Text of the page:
• audiovisuaalinen aineisto

Lainaa tätä

Partanen, N., Riessler, M., & Wilbur, J. (2019). Integrating language technology into work with spoken corpora. Julkaisun esittämispaikka: Research Data and Humanities 2019, Oulu, Suomi.
Partanen, Niko ; Riessler, Michael ; Wilbur, Joshua. / Integrating language technology into work with spoken corpora. Julkaisun esittämispaikka: Research Data and Humanities 2019, Oulu, Suomi.
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title = "Integrating language technology into work with spoken corpora",
abstract = "Our paper presents on-going work in several language documentation projects on endangered languages spoken in northern Fenno-Scandia and northern Russia. One feature of our work in comparison to many other similar documentation projects has been the systematic application of language technology in order to avoid manual corpus annotation. This is crucial, since the corpora we work with are so large that manual work can rarely annotate more than a small fraction of the whole corpus. These limitations are present in all parts of the workflow, except potentially the recording process itself. The systematic use of language technology is a logical solution to this manual-work bottleneck. However, its implementation is not necessarily always straightforward, so the approach we propose requires closer collaboration between researchers developing tools for Natural Language Processing and linguists. Our aim is to use the same system of analysis for spoken and written language, although they both come with their own set of particularities, mainly stemming from the original sources and formats. This requires specific choices concerning spoken language annotation, primarily the use of transcription systems that are compatible with or adaptable to existing tools. However, in our experience the use of contemporary orthographies also works very well with spoken language, especially when transcription accuracy is mainly at the phoneme level. A technical framework that we successfully integrate into our workflows is EMU (Winkelmann et. al. 2019), which allows reasonably accurate phoneme and word level segmentation from existing utterance-level annotations. From this point of view transcribing utterance level annotations is more than sufficient, as more accurate levels can be derived automatically. For linguistic annotation we rely primarily on Giellatekno tools (Trosterud 2006). Since these tools exist for, inter alia, a variety of Saamic languages, Finnish and Norwegian, researchers working on northern Eurasian languages should consider whether these tools can be integrated into their workflows. Our approach has been to input analyses as annotations directly added into ELAN files using Python (Authors 2017), and the tools have been implemented in later versions as an external web service using uralicNLP package (Hämäläinen 2018). We have also conducted tests with various dependency parsers, but in our low-resource scenario these have not (yet) resulted in viable solutions. Our third line of work involves speech recognition. The most exciting of these approaches has been the translation of Mozilla’s Common Voice platform into languages we work with, and we aim to use this tool to collect larger amounts of spoken data than is possible with normal means of recording and transcription. Since several projects have already reported successful results with speech recognition on endangered languages (Adams 2018; Foley et al 2018), it is only a matter of time before this will be available for our languages. However, since the magnitude of resources needed are beyond what one project can reasonably work with, wider collaboration and data sharing between research projects and institutions will be needed. References: Oliver Adams, Trevor Cohn, Graham Neubig, Hilaria Cruz, Steven Bird and Alexis Michaud 2018. Evaluating Phonemic Transcription of Low-Resource Tonal Languages for Language Documentation. In Proceedings of LREC 2018. B. Foley, J. Arnold, R. Coto-Solano, G. Durantin, T. M. Ellison, D. van Esch, S. Heath, F. Kratochvíl, Z. Maxwell-Smith, D. Nash, O. Olsson, M. Richards, N. San, H. Stoakes, N. Thieberger and J. Wiles 2018. Building Speech Recognition Systems for Language Documentation: The CoEDL Endangered Language Pipeline and Inference System (Elpis). In S. S. Agrawal (Ed.), The 6th Intl. Workshop on Spoken Language Technologies for Under-Resourced Languages (SLTU). 200–204. Mika Hämäläinen 2018. UralicNLP (Version v1.0). Zenodo. http://doi.org/10.5281/zenodo.1143638 Trond Trosterud 2006. Grammatically based language technology for minority languages. In: Lesser-known languages of South Asia: Status and policies, case studies and applications of information technology, ed. by Anju Saxena & Lars Borin. Berlin: Mouton de Gruyter, 293–316. Raphael Winkelmann, Klaus Jaensch, Steve Cassidy and Jonathan Harrington 2019. emuR: Main Package of the EMU Speech Database Management System. R package version 1.1.2.",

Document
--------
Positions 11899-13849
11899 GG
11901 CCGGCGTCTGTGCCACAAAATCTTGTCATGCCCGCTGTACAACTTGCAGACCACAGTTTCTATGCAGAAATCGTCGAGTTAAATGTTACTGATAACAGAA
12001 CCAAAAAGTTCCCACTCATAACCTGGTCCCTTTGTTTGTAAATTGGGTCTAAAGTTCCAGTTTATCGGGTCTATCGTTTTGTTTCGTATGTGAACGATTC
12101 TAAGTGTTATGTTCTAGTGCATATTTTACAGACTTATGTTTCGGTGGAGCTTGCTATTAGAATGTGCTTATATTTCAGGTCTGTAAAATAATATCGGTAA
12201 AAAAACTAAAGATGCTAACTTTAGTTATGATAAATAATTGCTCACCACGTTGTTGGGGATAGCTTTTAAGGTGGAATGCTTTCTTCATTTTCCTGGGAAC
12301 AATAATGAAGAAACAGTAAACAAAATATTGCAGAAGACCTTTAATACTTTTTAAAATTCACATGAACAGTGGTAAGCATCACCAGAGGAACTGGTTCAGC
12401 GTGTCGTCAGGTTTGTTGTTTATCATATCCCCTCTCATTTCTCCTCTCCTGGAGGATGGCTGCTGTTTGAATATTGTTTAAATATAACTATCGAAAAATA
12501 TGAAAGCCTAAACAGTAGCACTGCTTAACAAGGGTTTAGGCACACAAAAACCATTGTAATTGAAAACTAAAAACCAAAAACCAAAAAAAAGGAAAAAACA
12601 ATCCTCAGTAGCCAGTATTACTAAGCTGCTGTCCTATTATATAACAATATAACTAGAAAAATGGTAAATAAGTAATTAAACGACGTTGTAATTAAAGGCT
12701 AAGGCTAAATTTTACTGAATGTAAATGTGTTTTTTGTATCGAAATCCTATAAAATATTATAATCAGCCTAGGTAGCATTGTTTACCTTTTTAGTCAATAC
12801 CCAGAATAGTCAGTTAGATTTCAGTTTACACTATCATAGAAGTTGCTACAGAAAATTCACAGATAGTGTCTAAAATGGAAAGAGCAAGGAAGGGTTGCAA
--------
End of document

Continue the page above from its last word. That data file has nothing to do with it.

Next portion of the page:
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author = "Niko Partanen and Michael Riessler and Joshua Wilbur",